As I was beginning a study of the New Testament Book of Philemon, perhaps better called The Epistle (letter) of Paul the Apostle to Philemon, the words of Philemon 1:2 jumped out at me “… and to Archippus our fellow soldier, and to the church in your house” (emphasis added).
Interestingly, I found this word “fellowsoldier” or “soldier” (depending on the translation) is the Greek word συστρατιώτης or “sustratiōtēs” and this word is only used twice in the whole Bible; in Philemon 1:2 and Philippians 2:25, which says “Yet I thought it necessary to send to you Epaphroditus, my brother and fellow-worker, and fellow-soldier, but your messenger and he who ministered to my wants.”
A similar word for “soldier,” that of στρατολογέω or ” stratologeō” is only used once in the Bible, in Second Timothy 2:4 and in a compound form, meaning; to gather (or select) as a warrior, that is, enlist in the army: – choose to be a soldier. “No one who wars tangles with the affairs of this life, that he may please him who chose him to be a soldier.” By comparison, in Second Timothy 2:3 we find the generic word soldier ” στρατιώτης” ” stratiōtēs” whic h is used 26 times in the New Testament and means a camperout, that is, a (common) warrior (literally or figuratively): – soldier.
The Apostle Paul we know of from reputation and for writing so much of the New Testament, but what of Epaphroditus, Paul’s brother in Christ and fellow soldier at arms? In the Adam Clarke Commentary on the Bible we find him described as follows:
“Epaphroditus, my brother, etc – Here is a very high character of this minister of Christ; he was,
1. A brother – one of the Christian family; a thorough convert to God, without which he could not have been a preacher of the Gospel.
2. He was a companion in labour; he laboured, and laboured in union with the apostle in this great work.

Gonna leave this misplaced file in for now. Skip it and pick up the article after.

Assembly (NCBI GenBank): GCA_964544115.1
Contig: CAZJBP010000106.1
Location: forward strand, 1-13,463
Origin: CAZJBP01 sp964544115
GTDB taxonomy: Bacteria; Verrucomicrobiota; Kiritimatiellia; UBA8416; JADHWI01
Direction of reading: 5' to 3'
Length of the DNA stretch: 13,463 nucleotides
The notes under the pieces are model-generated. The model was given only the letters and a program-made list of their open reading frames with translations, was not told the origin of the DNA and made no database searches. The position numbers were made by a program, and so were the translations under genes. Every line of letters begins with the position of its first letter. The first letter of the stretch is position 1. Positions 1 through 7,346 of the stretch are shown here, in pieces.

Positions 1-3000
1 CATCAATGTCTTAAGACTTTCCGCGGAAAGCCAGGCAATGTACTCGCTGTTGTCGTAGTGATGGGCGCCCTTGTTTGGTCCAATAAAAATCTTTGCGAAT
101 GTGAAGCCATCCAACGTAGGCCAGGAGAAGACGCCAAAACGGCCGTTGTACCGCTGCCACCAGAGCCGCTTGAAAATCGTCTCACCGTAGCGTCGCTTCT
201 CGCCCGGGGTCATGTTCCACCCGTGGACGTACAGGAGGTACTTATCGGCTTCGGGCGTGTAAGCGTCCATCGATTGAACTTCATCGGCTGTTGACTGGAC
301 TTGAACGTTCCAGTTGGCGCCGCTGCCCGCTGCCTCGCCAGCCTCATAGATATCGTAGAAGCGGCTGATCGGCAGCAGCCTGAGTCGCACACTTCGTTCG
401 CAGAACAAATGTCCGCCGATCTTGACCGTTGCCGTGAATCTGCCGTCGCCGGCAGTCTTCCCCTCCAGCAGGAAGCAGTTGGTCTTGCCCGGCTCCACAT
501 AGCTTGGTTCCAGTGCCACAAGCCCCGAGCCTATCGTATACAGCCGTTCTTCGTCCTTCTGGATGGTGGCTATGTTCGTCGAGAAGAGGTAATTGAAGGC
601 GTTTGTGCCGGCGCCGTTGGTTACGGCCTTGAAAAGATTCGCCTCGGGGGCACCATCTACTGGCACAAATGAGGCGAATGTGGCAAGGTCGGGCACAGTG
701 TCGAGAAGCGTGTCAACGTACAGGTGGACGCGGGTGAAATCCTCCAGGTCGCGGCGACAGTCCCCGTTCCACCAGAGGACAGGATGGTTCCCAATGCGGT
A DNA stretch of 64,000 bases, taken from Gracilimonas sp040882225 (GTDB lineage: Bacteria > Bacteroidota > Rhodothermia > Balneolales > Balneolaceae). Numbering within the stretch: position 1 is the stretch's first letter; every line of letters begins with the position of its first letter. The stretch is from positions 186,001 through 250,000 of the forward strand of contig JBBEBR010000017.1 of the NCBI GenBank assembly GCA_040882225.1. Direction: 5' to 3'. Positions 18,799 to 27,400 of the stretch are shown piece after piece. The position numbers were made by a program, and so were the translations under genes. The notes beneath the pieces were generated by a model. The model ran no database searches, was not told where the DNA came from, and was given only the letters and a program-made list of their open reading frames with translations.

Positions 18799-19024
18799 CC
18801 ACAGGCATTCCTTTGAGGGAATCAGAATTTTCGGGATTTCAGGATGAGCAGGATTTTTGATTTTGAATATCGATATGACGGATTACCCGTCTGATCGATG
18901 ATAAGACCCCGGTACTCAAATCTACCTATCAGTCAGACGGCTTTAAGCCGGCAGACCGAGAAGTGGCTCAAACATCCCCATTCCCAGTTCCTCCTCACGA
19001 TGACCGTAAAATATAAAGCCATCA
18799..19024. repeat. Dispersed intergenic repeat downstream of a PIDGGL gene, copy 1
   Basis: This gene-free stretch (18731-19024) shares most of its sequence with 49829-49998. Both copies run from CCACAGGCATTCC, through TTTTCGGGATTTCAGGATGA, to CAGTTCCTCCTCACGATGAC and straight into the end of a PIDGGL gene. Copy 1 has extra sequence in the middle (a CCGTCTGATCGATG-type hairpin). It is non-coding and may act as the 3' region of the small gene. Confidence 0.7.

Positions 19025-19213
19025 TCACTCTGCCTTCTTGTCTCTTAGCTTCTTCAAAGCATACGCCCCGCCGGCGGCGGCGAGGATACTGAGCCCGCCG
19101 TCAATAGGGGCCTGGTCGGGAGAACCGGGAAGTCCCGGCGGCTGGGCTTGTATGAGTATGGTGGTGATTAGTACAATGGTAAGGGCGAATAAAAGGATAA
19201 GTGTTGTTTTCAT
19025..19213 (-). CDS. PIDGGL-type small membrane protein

3. He was a fellow soldier; the work was a work of difficulty and danger, they were obliged to maintain a continual warfare, fighting against the world, the devil, and the flesh.
4. He was their apostle – a man whom God had honoured with apostolical gifts, apostolical graces, and apostolical fruits; and,
5. He was an affectionate friend to the apostle; knew his soul in adversity, acknowledged him in prison, and contributed to his comfort and support.”
Coming from the Apostle Paul, these are indeed high credentials for a fellow worker in Christ.
As to why Paul used the word “fellow-soldier” in both his Epistles to describe his co-workers, we can perhaps begin to get some understanding of how he saw the practicalities of his life and mission. Albert Barnes makes this conclusion:
Second Timothy 2:3-4, because of the nature of the service in which they are engaged. The Christian life is a warfare; there are many foes to be overcome; the period which they are to serve is fixed by the Great Captain of salvation, and they will soon be permitted to enjoy the triumphs of victory. Paul regarded himself as enlisted to make war on all the spiritual enemies of the Redeemer, and he esteemed Epaphroditus as one who had shown that he was worthy to be engaged in so good a cause.”
John Gill says of Christian fellow-soldiers:
“The life of every believer is a warfare; he is always engaged in a war with sin, and Satan, and the world; and is often called to fight the fight of faith, to contend earnestly against false teachers for the faith once delivered to the saints, to stand up for it, and fast in it; and is provided for with the whole armour of God, with weapons of warfare, which are not carnal, but spiritual and mighty, being enlisted as a volunteer under the great Captain of his salvation, Jesus Christ, under whose banner he fights, and is more than a conqueror through him: but though this is the common case and character of all the saints, it more especially belongs to ministers of the Gospel; who are set for the defence of it, and at the front of the battle, and are called to meet the enemy at the gate, and endure hardness as good soldiers of Jesus Christ; and such an one was the apostle; and he had other fellow soldiers, and this person among the rest, who were engaged in the same common cause with the same enemies, under the same Captain, and would enjoy the same crown.”
Without a doubt, the Apostle Paul was a Soldier for the Army of Jesus Christ. Without doubt, Epaphroditus, his brother was a fellow soldier in Christ’s Army and “engaged in a war with sin, and Satan, and the world; and is often called to fight the fight of faith.”
Without doubt, the situation has not changed for Christians since the Apostle Paul wrote his job description as a Soldier for the Army of Jesus Christ. Adam Clarke, Albert Barnes and John Gill, all great Christian Theologians and men of words, all came to the same conclusion; supporting that which the apostle Paul wrote as a fact of Christian life.
The question is, where do we stand? Or perhaps more correctly put, where do YOU stand? Are you a Fellow Soldier of Jesus Christ?
Do you make a difference in this world for the Lord Jesus Christ?
Do you make a difference in this world for the Kingdom of God?